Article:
The Sophomore Slump: students struggle their second year on The Bluff

By Kaitlin Yap | March 22, 2017 9:36pm


Pictured: senior Andrea Hernandez-Garibay 

by Meah Ortiz and Chris Carranza Torres / The Beacon

You’re no longer a freshman. You’ve made it past the first year of college classes, you definitely don’t need a map anymore to get to where you need to go on campus, and you know the ins and outs about life on campus, yet the challenges never stop and every night you go to bed with thoughts of what’s next.

If you’re a sophomore or have ever been a sophomore and have felt like this, know that it is not unusual. It’s the ‘sophomore slump’.

For some sophomores, this year seems to bring a heavier load academically, socially, personally or all of the above. For civil engineer sophomore Kyle Cadiz, time is of the essence, but there never seems to be enough of it.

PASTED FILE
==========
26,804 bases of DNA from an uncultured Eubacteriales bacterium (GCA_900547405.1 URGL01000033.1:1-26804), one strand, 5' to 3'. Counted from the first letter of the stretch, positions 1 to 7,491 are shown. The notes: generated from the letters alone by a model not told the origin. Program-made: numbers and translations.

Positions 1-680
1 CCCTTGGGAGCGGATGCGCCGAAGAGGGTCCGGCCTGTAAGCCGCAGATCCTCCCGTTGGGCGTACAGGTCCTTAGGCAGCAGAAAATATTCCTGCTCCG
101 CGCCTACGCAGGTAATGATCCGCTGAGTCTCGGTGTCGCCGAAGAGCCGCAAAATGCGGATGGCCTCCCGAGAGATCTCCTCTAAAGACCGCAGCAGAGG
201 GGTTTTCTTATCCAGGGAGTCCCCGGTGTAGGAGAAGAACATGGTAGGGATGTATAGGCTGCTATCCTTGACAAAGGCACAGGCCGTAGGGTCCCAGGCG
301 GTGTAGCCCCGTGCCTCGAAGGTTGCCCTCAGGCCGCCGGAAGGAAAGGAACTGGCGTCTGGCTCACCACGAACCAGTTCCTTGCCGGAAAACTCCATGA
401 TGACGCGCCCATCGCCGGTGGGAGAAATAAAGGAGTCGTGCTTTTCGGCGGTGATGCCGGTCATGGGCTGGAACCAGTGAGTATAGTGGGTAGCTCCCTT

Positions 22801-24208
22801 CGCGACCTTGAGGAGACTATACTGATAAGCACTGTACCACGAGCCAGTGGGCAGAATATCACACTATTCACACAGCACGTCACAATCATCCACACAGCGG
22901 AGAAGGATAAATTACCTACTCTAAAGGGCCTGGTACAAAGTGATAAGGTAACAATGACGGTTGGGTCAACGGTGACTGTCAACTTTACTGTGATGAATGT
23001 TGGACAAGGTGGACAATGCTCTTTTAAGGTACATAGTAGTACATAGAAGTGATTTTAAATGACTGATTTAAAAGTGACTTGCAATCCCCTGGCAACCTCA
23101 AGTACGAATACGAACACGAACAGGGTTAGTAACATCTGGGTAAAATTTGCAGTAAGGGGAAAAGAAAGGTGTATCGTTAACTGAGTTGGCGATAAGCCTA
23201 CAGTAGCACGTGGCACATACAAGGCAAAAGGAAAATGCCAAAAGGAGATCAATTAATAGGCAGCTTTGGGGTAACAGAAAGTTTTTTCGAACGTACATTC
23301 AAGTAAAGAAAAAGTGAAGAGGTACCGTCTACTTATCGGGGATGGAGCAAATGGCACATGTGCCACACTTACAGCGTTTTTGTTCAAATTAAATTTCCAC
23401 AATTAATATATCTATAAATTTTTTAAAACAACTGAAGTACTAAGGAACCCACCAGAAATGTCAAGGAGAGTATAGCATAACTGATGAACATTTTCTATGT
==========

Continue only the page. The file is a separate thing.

“I feel like I’ve got so much to do and no break time at all,” Cadiz shared. “Even when I do actually get to sit down and relax, I still feel stressed because there is something more productive I could be or should be doing.”

Director of Student Activities Jeromy Koffler has seen enough struggling sophomores in his 14 years at UP to know that the sophomore slump is no joke.

Koffler defines the sophomore slump as a “period of time when sophomore students feel less satisfied with their college experience and have more academic difficulty than they expected, and those two things intertwine and become an academic lull and disengagement in college life.”

“I feel ‘slumpy’, I feel like it’s harder and it’s going to keep getting harder,” Sophomore Aileen Calletano said. “But I do think it’s about assimilating.”

From 2014 to 2015, 92 percent of freshmen who started in the fall returned for their sophomore year. But what happens to that 92 percent after they stick around for that second year?